Defining chemical footprinting

The term "toxic footprint," a precursor of "chemical footprint," initially was elaborated in a series of GreenBiz articles in 2009 on benchmarking corporate chemical policies and practices.

The term was created to foster enhanced disclosures about corporate management of this scientifically complex issue, but the downside quickly became apparent: No corporate staff would feel comfortable using the word "toxic" in public communications.

Nor did the term adequately capture the potential benefits of moving towards safer chemistry. Using instead more balanced "chemical footprint" language, shortly thereafter environmental non-profit Clean Production Action, research institute the Lowell Center for Sustainable Production at the University of Massachusetts-Lowell and sustainability consultancy Pure Strategies launched the Chemical Footprint Project.

The Chemical Footprint Project evolved from a set of Principles for Safer Chemicals developed by Clean Production Action’s BizNGO group, businesses and NGOs working collaboratively to advance and disseminate safer chemicals policies and practices, and from the BizNGO Guide to Safer Chemicals. GreenBiz published what likely was the first article in the sustainable business media on "chemical footprinting" in 2013.

Project founders, to buttress their own extensive policy and scientific skill-sets, convened a steering committee that included retailers Target and Staples; health care providers Kaiser Permanente, Partners Health Care and Dignity Health; investor representatives Trillium Asset Management, Boston Common Asset Management and the Investor Environmental Health Network; and environmental nonprofits U.S. Green Building Council and Environmental Defense Fund.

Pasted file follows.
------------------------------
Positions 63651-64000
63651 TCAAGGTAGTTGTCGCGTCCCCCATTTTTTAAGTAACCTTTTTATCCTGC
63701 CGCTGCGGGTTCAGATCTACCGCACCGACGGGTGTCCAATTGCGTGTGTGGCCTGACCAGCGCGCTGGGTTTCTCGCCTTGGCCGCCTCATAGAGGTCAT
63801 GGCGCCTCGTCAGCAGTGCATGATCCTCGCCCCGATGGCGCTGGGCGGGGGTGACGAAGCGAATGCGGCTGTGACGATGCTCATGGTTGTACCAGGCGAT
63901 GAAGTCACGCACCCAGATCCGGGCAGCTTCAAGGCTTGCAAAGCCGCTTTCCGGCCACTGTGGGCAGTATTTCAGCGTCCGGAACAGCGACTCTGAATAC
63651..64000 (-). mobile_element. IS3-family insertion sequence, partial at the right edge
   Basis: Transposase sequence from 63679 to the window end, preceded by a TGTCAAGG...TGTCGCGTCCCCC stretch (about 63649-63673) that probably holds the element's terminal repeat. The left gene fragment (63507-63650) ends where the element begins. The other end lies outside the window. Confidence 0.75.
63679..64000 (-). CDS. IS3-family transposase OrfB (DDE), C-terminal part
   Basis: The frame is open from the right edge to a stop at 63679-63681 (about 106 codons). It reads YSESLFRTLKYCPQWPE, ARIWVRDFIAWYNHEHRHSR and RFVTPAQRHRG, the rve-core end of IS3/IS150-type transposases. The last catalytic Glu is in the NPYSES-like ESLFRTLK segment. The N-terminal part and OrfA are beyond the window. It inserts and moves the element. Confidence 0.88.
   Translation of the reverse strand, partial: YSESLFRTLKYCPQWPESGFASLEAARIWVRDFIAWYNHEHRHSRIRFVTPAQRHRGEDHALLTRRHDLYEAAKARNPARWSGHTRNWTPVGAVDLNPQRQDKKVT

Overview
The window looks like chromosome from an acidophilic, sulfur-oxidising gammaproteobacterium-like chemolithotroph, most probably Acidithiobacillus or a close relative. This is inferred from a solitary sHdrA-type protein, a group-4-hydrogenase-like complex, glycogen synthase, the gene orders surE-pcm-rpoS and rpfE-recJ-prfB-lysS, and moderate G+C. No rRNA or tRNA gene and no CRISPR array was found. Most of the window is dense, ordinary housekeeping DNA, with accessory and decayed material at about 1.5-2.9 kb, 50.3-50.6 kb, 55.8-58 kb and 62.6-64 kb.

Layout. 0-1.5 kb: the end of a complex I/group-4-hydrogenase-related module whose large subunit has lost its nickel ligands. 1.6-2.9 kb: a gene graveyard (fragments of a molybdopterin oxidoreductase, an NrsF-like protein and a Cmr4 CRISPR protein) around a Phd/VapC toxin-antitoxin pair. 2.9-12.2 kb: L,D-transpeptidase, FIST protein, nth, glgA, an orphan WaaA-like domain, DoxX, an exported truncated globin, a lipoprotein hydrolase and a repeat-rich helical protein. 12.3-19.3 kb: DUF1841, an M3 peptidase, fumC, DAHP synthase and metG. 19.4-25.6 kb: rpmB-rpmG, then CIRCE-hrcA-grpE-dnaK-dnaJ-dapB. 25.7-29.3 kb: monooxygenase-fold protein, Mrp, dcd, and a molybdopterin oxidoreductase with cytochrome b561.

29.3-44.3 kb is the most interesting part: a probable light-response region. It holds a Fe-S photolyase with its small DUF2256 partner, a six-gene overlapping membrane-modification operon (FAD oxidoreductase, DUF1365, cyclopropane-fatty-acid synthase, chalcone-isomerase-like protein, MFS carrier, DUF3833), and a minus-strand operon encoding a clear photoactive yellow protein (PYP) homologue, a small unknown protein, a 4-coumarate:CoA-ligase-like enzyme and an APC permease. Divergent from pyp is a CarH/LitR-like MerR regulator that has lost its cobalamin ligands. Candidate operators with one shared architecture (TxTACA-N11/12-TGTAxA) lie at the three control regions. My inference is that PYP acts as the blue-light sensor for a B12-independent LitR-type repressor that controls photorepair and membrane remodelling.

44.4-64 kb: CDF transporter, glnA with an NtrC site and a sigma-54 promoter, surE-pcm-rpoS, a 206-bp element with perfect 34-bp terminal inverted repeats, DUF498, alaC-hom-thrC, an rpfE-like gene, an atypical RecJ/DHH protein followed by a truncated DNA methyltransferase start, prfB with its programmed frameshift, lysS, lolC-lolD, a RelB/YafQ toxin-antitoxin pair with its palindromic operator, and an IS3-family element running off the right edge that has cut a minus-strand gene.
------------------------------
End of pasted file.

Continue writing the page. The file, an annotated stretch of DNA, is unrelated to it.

Editor's Note: This is the first of a two-part series by the author in regard to why the chemical footprint movement is good for public health, business, and the environment. Next up: Chemical footprinting: The new normal of corporate sustainability disclosure.


Dr. Richard Liroff is IEHN’s Executive Director. Dr. Liroff is author or editor of a half dozen books and more than fifty articles on environmental policy, including numerous articles on the business case for safer chemicals policy. His previous affiliations include World Wildlife Fund, the Environmental Law Institute, and the Brookings Institution. He has worked on environmental issues domestically in the United States and internationally. Immediately prior to founding IEHN, he had lead responsibility at World Wildlife Fund for policy development on hormone disrupting chemicals. Dr. Liroff holds a Ph.D. in Political Science from Northwestern University and a B.A. from Brandeis University. For more information, visit IEHN.org

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The views expressed by contributors to the Cynthia and George Mitchell Foundation's blogging initiative, "The Economic Argument for Environmental Protection," are those of the authors and do not necessarily represent the views of the foundation. Source: GreenBiz.